I like dabbling with different photo editors. Yes, I’m an Adobe Creative Cloud subscriber and authorized affiliate, but I’m also a fan of knowing what’s available. I recently received news from the folks at Foxit, but it wasn’t about PDF files. It was about its photo editing software, Foxit Studio Photo. So I downloaded the free trial and took a dive into this photo editing option.
What is Foxit studio photo?
Foxit was quite frank in recognizing the power, capability, and popularity of Photoshop. This meant that Foxit kept Photoshop in the back of its collective mind as it developed Studio Photo. It wanted to provide a better experience.
Here’s where I stand with Photoshop: I use the app pretty regularly each day for projects and hobbies, yet the app still scares me with all of its nested menus and options. Yes, knowing keyboard shortcuts are helpful, but that only scratches the surface far as everything that Photoshop can do. Apparently, Foxit feels the same way about Photoshop. It’s a bit much.
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As Studio Photo was developed, Foxit wanted to create an experience that offered all of the core functionality of a photo editor but also captures the most powerful tools of Photoshop. In short, eliminate all of the extra tools and options that an average photo editor wouldn’t use, but give them a little more power than only editing exposure and contrast. I can say without a doubt that Studio Photo does this that.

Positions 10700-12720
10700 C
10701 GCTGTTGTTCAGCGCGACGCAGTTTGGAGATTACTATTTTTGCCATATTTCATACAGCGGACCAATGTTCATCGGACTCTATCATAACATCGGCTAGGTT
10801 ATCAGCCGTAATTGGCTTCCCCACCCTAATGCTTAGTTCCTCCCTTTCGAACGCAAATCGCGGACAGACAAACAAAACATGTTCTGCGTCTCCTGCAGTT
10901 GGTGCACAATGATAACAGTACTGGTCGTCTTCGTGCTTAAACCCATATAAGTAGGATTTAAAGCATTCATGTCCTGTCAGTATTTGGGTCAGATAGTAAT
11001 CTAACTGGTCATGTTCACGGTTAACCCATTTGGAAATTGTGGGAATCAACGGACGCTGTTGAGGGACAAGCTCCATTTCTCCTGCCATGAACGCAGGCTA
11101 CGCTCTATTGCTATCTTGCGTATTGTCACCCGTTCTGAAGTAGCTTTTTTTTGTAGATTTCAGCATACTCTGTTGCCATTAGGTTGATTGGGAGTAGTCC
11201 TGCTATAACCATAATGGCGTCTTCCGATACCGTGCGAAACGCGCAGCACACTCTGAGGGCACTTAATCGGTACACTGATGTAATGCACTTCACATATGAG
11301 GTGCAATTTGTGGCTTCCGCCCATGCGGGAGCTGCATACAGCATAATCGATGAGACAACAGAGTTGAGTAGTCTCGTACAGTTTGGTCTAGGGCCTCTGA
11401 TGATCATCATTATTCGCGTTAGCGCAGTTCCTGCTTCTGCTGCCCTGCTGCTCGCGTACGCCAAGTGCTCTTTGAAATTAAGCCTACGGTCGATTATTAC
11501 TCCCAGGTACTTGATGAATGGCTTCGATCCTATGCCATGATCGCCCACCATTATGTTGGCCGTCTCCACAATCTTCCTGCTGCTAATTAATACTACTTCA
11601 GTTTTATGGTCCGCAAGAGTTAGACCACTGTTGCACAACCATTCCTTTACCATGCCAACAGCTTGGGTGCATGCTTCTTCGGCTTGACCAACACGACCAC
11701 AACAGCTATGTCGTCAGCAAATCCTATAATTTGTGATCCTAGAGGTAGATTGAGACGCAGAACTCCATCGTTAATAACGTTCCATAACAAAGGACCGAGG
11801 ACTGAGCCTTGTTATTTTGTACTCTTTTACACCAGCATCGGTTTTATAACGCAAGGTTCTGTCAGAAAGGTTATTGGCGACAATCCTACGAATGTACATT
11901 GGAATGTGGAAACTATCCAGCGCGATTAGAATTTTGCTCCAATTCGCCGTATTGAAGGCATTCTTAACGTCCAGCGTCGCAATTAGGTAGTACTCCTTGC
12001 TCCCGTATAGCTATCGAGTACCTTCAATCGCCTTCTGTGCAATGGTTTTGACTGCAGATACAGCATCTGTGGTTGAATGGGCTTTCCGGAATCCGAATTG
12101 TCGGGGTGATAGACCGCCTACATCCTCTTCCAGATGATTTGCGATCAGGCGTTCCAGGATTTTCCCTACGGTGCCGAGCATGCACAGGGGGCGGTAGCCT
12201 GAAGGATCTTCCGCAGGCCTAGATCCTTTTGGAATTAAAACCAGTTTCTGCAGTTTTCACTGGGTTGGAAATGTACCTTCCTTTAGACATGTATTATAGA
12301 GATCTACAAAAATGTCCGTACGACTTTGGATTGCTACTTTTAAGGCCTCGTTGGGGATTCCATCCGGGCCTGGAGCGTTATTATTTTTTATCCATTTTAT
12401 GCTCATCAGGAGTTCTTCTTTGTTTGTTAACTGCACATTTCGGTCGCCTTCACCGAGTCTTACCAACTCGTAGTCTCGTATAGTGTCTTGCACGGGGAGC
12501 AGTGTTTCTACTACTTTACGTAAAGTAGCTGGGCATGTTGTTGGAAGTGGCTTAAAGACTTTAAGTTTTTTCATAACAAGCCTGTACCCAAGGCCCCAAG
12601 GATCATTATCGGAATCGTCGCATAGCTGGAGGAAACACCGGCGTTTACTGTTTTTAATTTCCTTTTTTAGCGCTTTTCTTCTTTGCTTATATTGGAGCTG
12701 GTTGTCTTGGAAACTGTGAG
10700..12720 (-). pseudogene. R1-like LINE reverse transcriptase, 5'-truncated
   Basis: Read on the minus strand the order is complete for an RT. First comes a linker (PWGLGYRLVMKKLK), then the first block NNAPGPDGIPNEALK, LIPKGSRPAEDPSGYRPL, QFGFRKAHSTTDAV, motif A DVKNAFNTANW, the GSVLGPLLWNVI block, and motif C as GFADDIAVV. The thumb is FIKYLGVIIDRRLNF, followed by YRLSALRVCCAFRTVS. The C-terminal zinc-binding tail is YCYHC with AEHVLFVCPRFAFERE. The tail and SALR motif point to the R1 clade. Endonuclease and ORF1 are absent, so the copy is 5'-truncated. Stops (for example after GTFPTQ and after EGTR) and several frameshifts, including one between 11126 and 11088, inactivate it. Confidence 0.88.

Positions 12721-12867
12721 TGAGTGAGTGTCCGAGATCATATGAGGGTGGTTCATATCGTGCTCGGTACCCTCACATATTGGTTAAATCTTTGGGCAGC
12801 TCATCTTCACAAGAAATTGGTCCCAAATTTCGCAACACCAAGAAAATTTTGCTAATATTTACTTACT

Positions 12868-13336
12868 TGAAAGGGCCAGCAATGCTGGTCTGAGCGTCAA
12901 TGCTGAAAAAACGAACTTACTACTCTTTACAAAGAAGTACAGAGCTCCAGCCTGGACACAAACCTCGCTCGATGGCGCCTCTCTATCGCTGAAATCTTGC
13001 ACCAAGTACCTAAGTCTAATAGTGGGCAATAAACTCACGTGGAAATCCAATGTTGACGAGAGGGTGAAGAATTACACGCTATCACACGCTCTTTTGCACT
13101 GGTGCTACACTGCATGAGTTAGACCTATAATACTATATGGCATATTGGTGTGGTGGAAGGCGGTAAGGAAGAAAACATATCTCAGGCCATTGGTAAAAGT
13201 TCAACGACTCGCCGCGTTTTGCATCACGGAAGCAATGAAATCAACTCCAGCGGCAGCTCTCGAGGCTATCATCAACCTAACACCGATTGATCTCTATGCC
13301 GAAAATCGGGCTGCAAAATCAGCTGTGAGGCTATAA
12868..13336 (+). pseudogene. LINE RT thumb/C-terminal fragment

Fire up Foxit, and you’re immediately met with an interface that’s very similar to Photoshop. The menu layout, the panels, the color scheme—very similar. But it is definitely stripped down. I wasn’t intimidated when I opened the app. Like most computer applications, you have keyboard shortcuts to make using the app more efficient. When I reviewed Photopea, I enjoyed that most of the keyboard shortcuts were spot on with Photoshop. The shortcuts in Studio Photo has been pretty close to that experience, as well.
Performance of Studio Photo has been fairly stable. I’ve processed random jpg files, smartphone raw (.dng) files, larger jpg files from DSLRs, and also raw files from DSLRs. (.cr and .arw). The smaller and larger jpg files are handled with ease. Smartphone raw files were ok, too. Sometimes processing raw images from the DSLRs was a bit challenging. It didn’t put me off, but it was definitely noticeable.
You can even open Photoshop files (PSD) for processing. The pen tool, like in Photoshop, takes some getting used to. I used my Wacom tablet with it and the brushes lagged a little even though you have the ability to adjust brush settings such as size jitter and scattering. The pressure sensitivity was apparent, but again, a little laggy.
If you do not want to get into granular editing, you can utilize the quick edit options where Studio Pro will automatically process fundamental editing properties.
I can see this service as a nice alternative to individuals not wanting to jump into the subscription world of Photoshop. You can get a free trial of Studio Photo for 14 days upon registering with your email address. Fortunately, the free trial doesn’t lack any of the tools or capabilities of the paid version. So you won’t wonder what you’re missing out on from a features standpoint. After the trial period, you can purchase Studio Pro for a flat fee of $59.99.
Have you tried Studio Photo for your photo editing projects? What photo editing tools are you using to make your images pop? Let me know in the comments below or feel free to tag me on Twitter and Instagram with your favorite shots you’ve processed.